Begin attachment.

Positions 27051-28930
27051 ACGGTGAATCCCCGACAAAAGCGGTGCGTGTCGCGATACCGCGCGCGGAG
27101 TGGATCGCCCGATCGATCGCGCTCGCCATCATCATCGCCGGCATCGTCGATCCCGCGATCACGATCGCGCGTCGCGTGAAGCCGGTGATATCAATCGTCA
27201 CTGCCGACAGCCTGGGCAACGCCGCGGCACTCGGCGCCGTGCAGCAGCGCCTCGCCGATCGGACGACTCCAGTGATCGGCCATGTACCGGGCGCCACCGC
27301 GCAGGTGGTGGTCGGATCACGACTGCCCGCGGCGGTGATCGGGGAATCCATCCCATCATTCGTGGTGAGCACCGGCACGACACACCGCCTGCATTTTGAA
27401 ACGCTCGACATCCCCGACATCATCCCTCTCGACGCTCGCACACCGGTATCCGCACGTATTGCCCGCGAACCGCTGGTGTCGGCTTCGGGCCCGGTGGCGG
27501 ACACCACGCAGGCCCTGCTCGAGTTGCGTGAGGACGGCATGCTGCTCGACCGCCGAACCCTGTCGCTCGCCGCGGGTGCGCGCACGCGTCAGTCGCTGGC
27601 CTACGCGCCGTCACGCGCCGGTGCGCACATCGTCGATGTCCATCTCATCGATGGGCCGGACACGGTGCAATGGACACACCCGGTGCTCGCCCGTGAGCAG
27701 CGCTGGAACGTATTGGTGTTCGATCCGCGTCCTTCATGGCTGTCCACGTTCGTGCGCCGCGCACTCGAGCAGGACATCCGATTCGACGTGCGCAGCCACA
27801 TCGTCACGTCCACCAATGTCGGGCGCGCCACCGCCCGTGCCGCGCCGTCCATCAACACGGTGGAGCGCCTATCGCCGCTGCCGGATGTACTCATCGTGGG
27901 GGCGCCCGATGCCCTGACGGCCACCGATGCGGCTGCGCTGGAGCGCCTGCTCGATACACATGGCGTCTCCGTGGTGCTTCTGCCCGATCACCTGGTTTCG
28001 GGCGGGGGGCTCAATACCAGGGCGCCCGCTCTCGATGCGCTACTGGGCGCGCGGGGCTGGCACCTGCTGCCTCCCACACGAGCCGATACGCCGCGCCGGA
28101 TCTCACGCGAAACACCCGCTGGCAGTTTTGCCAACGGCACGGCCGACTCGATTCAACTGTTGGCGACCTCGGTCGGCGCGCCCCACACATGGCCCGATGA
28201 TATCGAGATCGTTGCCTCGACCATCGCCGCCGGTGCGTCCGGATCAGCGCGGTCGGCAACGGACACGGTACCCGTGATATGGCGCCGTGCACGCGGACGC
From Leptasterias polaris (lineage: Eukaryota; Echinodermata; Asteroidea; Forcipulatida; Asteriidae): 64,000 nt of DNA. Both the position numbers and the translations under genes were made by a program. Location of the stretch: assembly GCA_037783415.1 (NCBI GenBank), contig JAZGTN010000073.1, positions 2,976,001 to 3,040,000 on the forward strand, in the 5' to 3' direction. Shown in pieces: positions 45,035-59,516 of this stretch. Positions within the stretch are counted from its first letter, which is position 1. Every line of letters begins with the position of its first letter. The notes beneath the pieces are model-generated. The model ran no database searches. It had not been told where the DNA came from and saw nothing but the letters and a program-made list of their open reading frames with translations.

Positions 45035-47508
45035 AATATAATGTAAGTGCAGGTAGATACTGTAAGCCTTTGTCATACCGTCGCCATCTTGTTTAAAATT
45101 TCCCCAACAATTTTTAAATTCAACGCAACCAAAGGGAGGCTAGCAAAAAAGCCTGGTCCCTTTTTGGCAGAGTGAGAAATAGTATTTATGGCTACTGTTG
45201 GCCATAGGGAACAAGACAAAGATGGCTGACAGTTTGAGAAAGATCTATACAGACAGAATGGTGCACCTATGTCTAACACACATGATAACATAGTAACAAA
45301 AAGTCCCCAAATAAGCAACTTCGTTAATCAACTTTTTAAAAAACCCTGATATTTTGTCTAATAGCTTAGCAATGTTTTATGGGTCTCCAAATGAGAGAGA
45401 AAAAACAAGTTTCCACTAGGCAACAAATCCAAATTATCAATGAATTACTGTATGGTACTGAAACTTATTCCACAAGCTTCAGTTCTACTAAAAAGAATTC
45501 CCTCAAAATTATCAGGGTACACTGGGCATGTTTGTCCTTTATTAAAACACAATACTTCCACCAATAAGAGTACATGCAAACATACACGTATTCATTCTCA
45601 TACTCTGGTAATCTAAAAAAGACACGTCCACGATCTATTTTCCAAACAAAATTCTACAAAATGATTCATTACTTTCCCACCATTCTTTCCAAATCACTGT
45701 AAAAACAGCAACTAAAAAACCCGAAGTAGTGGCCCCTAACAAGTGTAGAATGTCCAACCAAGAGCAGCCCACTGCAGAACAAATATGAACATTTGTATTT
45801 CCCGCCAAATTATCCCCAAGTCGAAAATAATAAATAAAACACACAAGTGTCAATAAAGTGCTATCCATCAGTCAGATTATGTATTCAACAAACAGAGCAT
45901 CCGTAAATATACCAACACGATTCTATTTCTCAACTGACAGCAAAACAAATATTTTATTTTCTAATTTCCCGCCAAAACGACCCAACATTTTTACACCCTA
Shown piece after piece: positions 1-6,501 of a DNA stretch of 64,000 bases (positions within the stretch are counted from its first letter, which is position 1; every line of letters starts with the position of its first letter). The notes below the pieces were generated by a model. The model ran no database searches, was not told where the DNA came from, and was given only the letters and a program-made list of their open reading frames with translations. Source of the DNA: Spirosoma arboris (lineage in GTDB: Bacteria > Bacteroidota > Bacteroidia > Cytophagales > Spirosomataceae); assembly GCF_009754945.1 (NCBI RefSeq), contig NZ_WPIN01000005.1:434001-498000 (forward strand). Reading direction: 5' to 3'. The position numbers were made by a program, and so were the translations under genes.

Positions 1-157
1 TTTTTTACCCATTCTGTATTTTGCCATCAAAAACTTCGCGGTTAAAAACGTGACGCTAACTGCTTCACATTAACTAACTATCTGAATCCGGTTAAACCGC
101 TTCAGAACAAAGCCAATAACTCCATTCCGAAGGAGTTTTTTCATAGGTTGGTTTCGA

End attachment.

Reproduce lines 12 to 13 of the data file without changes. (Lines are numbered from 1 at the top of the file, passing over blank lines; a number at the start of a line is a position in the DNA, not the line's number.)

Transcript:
28001 GGCGGGGGGCTCAATACCAGGGCGCCCGCTCTCGATGCGCTACTGGGCGCGCGGGGCTGGCACCTGCTGCCTCCCACACGAGCCGATACGCCGCGCCGGA
28101 TCTCACGCGAAACACCCGCTGGCAGTTTTGCCAACGGCACGGCCGACTCGATTCAACTGTTGGCGACCTCGGTCGGCGCGCCCCACACATGGCCCGATGA